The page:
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Bipolar Disorder, Alcohol Use, and Psychiatric Medications

Serious Interactions are Possible

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Updated January 31, 2013

Written or reviewed by a board-certified physician. See About.com's Medical Review Board.

Alcohol Use and Psychiatric Drugs

"Do not drink alcohol while taking this medication" is in the instructions for many of the drugs prescribed for mental disorders (along with medications for many, many other conditions). Many people think it's because the combination "may cause drowsiness."

While that's quite true, there can be a lot more to the problem. Mixing some psych meds with alcohol can have far more dangerous results, anywhere in the range from alcohol abuse to just having an occasional drink.

Listed below are drug groups and drugs included in each group. In the table beneath are symptoms that may occur when people taking these drugs use alcohol.

Important Reminder: Some over-the-counter products, especially cough syrup and laxatives, may contain enough alcohol to interact with your medications. Ask at the pharmacy if a particular product is safe for you to take.

Medication Groups

These drugs, grouped by type, may have serious interactions with alcohol:

Group A: Anti-Anxiety and Sedating Drugs

The benzodiazepines, which include:

For a complete list of this type of medication, see Benzodiazepines Family of Drugs.

In addition, this group contains other drugs used for sleep, including:

Group B:

Tricyclic antidepressants, including:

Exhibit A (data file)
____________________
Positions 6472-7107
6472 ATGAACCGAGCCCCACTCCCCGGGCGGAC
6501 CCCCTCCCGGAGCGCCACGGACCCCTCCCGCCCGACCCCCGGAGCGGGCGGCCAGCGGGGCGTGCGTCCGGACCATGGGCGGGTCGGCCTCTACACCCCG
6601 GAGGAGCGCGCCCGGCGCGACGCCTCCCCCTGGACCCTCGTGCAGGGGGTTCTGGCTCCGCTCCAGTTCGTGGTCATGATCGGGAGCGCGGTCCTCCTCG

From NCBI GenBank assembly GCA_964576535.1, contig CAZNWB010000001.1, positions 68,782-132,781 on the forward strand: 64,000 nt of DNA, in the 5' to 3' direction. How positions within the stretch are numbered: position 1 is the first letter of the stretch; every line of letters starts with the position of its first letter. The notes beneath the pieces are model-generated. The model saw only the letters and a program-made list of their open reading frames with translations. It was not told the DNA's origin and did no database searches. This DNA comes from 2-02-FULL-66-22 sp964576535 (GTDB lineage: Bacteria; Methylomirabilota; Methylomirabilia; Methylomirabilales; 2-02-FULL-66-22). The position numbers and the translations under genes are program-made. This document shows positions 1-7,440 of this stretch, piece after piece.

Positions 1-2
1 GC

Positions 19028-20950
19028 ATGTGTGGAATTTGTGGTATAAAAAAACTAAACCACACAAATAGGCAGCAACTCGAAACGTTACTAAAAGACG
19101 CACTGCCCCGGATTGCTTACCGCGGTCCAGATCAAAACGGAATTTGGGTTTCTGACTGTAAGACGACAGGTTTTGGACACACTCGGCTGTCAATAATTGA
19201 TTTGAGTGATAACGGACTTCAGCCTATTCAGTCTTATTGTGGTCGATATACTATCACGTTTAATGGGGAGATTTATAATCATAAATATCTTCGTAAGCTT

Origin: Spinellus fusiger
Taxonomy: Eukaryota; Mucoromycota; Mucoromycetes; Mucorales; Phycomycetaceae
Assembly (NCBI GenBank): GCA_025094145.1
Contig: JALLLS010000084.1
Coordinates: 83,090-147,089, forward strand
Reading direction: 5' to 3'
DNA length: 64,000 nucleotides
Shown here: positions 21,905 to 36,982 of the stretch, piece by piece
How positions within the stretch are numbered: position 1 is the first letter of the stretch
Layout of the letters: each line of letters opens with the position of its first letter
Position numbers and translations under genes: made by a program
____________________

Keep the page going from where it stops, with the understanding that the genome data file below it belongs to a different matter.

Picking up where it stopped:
For a complete list of this type of drug, see Tricyclic Antidepressants.

Group C:

SSRI and SNRI antidepressants, including:

Group D:

Atypical antidepressants, which include:

This group also includes Serzone (nefazodone), which is only available in certain places outside the U.S., and the herb St. John's Wort, which has other potentially dangerous interactions.(see Warning).

NOTE: Interaction effects worsen if you are taking two or more medications in any of these groups.

Interactions and Medication Groups
Drowsiness, dizziness All groups
Increased risk of overdose Groups A, B & C
Slow breathing or
Difficulty breathing
Groups A & D
Impaired motor control Groups A & D
Unusual behavior Groups A & D
Problems with memory Groups A & D
Increased depression
Loss of effectiveness
of antidepressant
Groups B & C
Hopelessness, increased risk of suicide or suicidal ideation in adolescents and young adults Groups B & C
Convulsions, disturbance in heart rhythm Group B

Sources:
Harmful Interactions: Mixing Alcohol with Medications. National Institute on Alcohol Abuse and Alcoholism. National Institutes of Health. Web. 22 January 2013.
Alcohol and Antidepressants PDR Health. Web. 28 January 2013.

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